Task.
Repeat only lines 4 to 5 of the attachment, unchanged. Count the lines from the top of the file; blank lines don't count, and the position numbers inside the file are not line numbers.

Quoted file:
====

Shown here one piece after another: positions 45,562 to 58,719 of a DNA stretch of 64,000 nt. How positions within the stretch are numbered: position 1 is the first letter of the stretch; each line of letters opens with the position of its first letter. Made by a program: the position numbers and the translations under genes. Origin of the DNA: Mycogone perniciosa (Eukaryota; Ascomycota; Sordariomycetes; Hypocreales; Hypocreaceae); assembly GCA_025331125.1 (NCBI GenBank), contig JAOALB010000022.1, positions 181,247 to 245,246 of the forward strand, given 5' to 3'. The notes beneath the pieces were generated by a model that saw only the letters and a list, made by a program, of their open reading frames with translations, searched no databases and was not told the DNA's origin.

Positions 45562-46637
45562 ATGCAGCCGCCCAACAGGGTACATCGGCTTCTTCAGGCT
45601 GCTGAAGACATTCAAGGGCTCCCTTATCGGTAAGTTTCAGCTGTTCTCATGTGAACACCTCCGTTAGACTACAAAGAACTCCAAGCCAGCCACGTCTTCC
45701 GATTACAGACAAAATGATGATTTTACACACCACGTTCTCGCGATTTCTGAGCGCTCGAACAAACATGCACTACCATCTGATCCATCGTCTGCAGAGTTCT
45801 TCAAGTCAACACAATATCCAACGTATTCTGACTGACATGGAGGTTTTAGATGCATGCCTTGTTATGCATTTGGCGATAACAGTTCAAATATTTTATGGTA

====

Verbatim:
45601 GCTGAAGACATTCAAGGGCTCCCTTATCGGTAAGTTTCAGCTGTTCTCATGTGAACACCTCCGTTAGACTACAAAGAACTCCAAGCCAGCCACGTCTTCC
45701 GATTACAGACAAAATGATGATTTTACACACCACGTTCTCGCGATTTCTGAGCGCTCGAACAAACATGCACTACCATCTGATCCATCGTCTGCAGAGTTCT